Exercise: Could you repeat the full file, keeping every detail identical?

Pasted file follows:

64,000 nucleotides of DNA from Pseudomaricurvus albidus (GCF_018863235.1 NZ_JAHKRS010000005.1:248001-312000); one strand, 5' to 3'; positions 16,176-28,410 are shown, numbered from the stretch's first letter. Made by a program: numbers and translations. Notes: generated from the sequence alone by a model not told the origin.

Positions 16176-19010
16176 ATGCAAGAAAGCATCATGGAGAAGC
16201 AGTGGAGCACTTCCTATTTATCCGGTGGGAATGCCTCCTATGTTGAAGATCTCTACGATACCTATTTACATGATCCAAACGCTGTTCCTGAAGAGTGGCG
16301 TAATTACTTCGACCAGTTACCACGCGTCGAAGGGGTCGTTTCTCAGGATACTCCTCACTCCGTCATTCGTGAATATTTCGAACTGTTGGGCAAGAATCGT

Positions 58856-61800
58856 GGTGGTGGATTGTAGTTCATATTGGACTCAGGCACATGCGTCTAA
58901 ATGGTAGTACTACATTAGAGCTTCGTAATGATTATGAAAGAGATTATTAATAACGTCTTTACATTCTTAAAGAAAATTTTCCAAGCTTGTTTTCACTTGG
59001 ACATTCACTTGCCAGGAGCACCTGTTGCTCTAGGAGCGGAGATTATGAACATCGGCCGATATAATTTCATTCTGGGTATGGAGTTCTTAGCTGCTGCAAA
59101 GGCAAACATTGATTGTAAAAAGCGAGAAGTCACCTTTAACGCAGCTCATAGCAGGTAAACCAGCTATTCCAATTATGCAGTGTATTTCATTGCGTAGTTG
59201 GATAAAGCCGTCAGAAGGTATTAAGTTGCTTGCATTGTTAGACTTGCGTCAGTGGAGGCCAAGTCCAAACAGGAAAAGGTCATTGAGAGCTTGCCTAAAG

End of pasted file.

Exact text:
64,000 nucleotides of DNA from Pseudomaricurvus albidus (GCF_018863235.1 NZ_JAHKRS010000005.1:248001-312000); one strand, 5' to 3'; positions 16,176-28,410 are shown, numbered from the stretch's first letter. Made by a program: numbers and translations. Notes: generated from the sequence alone by a model not told the origin.

Positions 16176-19010
16176 ATGCAAGAAAGCATCATGGAGAAGC
16201 AGTGGAGCACTTCCTATTTATCCGGTGGGAATGCCTCCTATGTTGAAGATCTCTACGATACCTATTTACATGATCCAAACGCTGTTCCTGAAGAGTGGCG
16301 TAATTACTTCGACCAGTTACCACGCGTCGAAGGGGTCGTTTCTCAGGATACTCCTCACTCCGTCATTCGTGAATATTTCGAACTGTTGGGCAAGAATCGT

Positions 58856-61800
58856 GGTGGTGGATTGTAGTTCATATTGGACTCAGGCACATGCGTCTAA
58901 ATGGTAGTACTACATTAGAGCTTCGTAATGATTATGAAAGAGATTATTAATAACGTCTTTACATTCTTAAAGAAAATTTTCCAAGCTTGTTTTCACTTGG
59001 ACATTCACTTGCCAGGAGCACCTGTTGCTCTAGGAGCGGAGATTATGAACATCGGCCGATATAATTTCATTCTGGGTATGGAGTTCTTAGCTGCTGCAAA
59101 GGCAAACATTGATTGTAAAAAGCGAGAAGTCACCTTTAACGCAGCTCATAGCAGGTAAACCAGCTATTCCAATTATGCAGTGTATTTCATTGCGTAGTTG
59201 GATAAAGCCGTCAGAAGGTATTAAGTTGCTTGCATTGTTAGACTTGCGTCAGTGGAGGCCAAGTCCAAACAGGAAAAGGTCATTGAGAGCTTGCCTAAAG